Why do we want to kill and milk animals — is it because it tastes good? Maybe that argument is defensible on a personal level, but doing so at a scale that damages the long-term survival of our species isn’t worth the taste of meat. 

The average American eats 218 pounds of meat every year. If we cut that number down by adhering to a global diet, then we could put a dent in global emissions faster than we think. Researchers have found that a worldwide shift to a plant-based diet is necessary to keep climate change under the expected 2 degrees Celsius increase over the next 12 years. Consumers in the U.S. need to cut their beef consumption by 90% and their milk consumption by 60% to accomplish this. 

Yes, I know vegans can be obnoxious sometimes. But the energy wasted on poking fun at vegans undermines the gravity of the reasoning behind why many vegans choose that diet. 

I’m sorry, but I’ve tasted some pretty great Impossible and Beyond meat that rivals the best burger — your craving for meat is overblown. Condescension shouldn’t be tolerated anywhere, to be clear, but the objective of veganism and plant-based diets should be the most recognizable aspect of such lifestyles. Trying to preserve our planet and limit the damages being done to it by harmful industries should not be treated as a joke.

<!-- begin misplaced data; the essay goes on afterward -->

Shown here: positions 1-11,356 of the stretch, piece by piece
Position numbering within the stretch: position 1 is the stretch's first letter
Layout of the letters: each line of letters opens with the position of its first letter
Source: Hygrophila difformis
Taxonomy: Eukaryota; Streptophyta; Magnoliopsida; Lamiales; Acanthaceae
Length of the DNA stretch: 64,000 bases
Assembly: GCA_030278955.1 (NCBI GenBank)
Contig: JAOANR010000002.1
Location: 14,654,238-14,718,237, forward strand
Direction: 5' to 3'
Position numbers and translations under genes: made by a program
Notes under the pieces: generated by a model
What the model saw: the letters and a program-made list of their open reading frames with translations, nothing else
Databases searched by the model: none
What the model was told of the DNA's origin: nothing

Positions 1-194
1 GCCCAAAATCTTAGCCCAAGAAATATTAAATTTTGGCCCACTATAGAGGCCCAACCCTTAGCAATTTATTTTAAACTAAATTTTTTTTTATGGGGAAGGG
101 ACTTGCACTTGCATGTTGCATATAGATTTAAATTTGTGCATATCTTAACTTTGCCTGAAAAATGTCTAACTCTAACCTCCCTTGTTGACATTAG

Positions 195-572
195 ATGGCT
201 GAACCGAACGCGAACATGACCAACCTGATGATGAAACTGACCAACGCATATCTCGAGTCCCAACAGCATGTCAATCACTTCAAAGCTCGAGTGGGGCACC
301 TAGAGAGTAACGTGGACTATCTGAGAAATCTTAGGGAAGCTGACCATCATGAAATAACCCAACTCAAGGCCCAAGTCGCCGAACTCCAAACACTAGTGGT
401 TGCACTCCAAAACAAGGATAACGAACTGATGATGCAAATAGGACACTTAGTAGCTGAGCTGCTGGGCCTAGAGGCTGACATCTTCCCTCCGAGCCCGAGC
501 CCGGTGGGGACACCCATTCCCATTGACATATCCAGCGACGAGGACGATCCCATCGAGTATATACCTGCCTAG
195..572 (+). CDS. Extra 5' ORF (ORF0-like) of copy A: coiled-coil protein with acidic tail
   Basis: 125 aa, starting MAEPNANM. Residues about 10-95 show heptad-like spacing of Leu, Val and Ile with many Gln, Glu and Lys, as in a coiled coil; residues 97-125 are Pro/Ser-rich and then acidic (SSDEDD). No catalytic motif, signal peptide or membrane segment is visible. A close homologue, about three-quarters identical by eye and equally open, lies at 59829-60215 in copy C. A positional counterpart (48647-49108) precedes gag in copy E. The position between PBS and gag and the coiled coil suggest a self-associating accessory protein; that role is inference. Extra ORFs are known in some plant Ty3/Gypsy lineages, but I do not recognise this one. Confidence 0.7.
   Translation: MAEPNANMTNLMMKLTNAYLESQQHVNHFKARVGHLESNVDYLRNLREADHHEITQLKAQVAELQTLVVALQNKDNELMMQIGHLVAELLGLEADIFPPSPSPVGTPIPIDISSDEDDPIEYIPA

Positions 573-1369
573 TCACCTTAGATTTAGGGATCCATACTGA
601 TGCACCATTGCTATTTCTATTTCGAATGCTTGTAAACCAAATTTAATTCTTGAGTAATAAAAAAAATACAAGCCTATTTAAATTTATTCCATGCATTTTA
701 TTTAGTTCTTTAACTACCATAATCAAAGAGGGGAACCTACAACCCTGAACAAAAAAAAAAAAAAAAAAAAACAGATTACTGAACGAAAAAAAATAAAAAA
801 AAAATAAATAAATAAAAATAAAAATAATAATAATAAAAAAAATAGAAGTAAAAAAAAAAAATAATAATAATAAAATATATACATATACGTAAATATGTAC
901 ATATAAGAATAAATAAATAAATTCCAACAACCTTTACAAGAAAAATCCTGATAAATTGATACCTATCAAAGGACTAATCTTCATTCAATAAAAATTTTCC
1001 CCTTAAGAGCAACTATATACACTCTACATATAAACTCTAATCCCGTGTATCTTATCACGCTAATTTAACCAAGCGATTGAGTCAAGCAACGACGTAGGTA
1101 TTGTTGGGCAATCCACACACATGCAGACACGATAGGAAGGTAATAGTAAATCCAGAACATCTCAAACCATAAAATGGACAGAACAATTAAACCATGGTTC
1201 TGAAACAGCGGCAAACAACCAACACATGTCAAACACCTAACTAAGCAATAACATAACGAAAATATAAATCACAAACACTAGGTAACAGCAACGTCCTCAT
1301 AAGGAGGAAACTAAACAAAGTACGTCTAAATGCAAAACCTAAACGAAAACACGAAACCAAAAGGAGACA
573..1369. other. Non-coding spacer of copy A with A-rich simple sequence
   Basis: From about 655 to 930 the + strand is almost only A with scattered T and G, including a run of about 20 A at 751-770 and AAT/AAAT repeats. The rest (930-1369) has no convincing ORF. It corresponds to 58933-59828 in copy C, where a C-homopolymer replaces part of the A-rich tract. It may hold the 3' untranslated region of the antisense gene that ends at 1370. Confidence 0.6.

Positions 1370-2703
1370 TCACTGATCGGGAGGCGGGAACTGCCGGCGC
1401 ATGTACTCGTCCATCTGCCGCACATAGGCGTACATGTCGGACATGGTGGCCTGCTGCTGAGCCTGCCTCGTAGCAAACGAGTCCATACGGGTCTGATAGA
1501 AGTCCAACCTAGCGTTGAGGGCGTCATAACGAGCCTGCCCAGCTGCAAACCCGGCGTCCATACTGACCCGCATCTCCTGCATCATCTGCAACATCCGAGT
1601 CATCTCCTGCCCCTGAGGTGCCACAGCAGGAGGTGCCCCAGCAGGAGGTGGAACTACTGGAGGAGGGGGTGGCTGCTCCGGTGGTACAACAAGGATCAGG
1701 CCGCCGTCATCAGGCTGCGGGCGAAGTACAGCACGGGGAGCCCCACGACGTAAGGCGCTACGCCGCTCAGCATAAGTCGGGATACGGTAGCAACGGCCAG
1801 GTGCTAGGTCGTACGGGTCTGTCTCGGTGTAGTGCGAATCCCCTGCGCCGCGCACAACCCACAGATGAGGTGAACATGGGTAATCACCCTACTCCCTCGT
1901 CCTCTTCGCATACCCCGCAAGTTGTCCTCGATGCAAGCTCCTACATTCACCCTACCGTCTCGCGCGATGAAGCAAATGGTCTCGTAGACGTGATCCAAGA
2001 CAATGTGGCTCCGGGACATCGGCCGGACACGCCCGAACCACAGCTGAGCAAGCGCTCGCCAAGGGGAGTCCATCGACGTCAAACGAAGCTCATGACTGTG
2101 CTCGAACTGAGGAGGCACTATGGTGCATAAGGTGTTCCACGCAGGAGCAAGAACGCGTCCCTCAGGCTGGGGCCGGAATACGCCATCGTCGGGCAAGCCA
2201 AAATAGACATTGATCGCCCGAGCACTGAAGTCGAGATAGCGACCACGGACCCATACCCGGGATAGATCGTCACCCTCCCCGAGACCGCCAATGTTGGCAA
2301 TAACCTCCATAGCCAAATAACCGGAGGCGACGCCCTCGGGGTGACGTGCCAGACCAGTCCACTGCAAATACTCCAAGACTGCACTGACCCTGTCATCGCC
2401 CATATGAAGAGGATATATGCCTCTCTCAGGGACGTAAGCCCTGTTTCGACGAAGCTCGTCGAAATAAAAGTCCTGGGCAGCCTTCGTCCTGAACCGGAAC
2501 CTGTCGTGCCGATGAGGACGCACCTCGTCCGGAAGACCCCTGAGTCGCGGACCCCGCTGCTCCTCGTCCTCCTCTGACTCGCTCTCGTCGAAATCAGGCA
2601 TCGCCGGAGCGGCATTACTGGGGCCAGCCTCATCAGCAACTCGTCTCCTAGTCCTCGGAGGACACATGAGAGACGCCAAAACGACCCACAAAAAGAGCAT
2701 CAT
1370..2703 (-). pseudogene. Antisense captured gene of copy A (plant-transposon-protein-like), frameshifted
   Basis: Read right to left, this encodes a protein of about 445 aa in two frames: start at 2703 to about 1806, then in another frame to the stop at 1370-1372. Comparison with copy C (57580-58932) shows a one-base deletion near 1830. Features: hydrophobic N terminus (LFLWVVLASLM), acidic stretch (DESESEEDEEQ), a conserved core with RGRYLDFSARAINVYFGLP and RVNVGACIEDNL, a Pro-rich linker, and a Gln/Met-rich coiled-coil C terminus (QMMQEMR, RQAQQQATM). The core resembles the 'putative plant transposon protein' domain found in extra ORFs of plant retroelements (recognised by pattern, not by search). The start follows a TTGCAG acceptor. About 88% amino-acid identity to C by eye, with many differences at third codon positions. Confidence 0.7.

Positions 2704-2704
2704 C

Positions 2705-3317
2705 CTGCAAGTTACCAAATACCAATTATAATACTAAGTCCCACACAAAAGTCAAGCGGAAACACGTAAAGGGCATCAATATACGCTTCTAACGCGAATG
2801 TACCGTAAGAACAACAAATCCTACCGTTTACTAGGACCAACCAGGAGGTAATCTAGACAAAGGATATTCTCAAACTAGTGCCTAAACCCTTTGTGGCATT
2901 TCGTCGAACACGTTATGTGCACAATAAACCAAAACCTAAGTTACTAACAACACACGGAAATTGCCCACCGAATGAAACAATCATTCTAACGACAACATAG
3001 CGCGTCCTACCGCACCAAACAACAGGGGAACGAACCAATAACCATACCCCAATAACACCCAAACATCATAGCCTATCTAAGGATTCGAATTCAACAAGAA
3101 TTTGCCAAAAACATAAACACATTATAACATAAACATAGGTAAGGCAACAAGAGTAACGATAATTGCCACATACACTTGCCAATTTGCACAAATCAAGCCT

If we were all part-time meat and dairy consumers, the world would be a much better place. If we all reduced the amount that our consumption damages the environment we would be far better off for it. Plant-based diets are the diets of the future –– that is, if we want a future that is survivable. 

I never thought I could give up cheese or chicken before transitioning to a vegan diet, but it was far easier than I anticipated. I’m not asking anyone to completely remove meat from their diet, but I am asking that we all inform ourselves as to how what we consume affects us (and those around us) in the long term. Information is power, and we, as consumers, can weild it. Cutting back on meat and contributions to fossil fuel industries will ensure a survivable future for us all.

Written by: Calvin Coffee — cscoffee@ucdavis.edu 

Disclaimer: The views and opinions expressed by individual columnists belong to the columnists alone and do not necessarily indicate the views and opinions held by The California Aggie.

1 Comment on this Post

  1. Great article! I couldn’t agree more with the noticeable impact on our planet and the future sustainability issue we are all facing. In addition, on a personal note, I switched my diet to plant base about 18 months ago. I have experienced some major health benefits such as reduction in blood pressure, cholesterol, sugar, weight, and overall higher energy level. These are all good reasons to take action and reduce meat and dairy products. Thanks again for the great article.
    Gilad Salamander, CEO e-clincher

Comments are closed.